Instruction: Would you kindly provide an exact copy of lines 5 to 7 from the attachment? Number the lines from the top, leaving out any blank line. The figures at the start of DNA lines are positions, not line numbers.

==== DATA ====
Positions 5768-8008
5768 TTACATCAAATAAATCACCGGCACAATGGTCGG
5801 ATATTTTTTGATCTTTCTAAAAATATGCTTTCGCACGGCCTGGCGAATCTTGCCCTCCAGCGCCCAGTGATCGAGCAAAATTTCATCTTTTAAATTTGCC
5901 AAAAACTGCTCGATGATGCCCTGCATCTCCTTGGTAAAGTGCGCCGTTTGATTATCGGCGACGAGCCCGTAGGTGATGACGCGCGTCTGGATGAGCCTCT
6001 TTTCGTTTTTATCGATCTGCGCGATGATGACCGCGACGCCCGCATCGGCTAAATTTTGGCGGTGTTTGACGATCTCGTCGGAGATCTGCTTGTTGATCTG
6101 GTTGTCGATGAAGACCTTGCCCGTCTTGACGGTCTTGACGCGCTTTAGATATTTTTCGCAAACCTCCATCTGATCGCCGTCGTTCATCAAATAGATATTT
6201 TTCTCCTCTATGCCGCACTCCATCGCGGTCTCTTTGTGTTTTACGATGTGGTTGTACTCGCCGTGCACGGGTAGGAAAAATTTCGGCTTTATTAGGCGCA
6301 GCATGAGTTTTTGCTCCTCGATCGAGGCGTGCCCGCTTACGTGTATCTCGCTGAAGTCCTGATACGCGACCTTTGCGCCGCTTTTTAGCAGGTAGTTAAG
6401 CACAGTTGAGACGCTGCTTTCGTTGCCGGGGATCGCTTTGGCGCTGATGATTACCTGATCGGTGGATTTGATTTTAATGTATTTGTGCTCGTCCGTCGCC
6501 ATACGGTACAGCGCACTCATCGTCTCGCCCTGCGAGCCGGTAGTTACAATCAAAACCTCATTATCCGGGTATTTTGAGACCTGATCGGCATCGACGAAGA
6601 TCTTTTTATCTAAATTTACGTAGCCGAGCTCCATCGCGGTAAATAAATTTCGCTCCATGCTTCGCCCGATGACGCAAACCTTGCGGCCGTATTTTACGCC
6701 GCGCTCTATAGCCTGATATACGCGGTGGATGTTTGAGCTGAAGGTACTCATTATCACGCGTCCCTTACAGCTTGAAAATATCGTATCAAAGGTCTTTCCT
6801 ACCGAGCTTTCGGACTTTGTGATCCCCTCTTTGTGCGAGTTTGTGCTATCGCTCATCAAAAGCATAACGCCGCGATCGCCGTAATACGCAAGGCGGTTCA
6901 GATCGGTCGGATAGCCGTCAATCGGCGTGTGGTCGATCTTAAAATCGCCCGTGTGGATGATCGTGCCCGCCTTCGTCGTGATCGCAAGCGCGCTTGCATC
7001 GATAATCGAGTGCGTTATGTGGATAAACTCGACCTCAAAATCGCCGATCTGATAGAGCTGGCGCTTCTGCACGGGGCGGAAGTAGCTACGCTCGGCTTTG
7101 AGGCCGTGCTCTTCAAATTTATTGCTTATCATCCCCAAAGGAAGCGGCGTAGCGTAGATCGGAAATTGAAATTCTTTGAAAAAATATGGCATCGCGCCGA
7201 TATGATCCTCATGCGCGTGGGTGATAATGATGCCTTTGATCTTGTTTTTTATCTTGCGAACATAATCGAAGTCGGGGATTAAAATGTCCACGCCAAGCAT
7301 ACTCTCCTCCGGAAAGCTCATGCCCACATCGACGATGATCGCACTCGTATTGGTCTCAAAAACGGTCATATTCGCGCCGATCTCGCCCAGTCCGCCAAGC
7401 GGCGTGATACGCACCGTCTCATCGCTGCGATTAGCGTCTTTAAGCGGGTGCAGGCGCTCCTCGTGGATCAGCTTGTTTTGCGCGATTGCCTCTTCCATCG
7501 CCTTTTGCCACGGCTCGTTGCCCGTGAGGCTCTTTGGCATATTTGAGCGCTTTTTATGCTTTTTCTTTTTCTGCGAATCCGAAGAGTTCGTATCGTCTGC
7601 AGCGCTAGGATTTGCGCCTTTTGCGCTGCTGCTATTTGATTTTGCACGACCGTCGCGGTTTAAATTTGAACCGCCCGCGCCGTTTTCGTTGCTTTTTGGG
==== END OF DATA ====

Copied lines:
6001 TTTCGTTTTTATCGATCTGCGCGATGATGACCGCGACGCCCGCATCGGCTAAATTTTGGCGGTGTTTGACGATCTCGTCGGAGATCTGCTTGTTGATCTG
6101 GTTGTCGATGAAGACCTTGCCCGTCTTGACGGTCTTGACGCGCTTTAGATATTTTTCGCAAACCTCCATCTGATCGCCGTCGTTCATCAAATAGATATTT
6201 TTCTCCTCTATGCCGCACTCCATCGCGGTCTCTTTGTGTTTTACGATGTGGTTGTACTCGCCGTGCACGGGTAGGAAAAATTTCGGCTTTATTAGGCGCA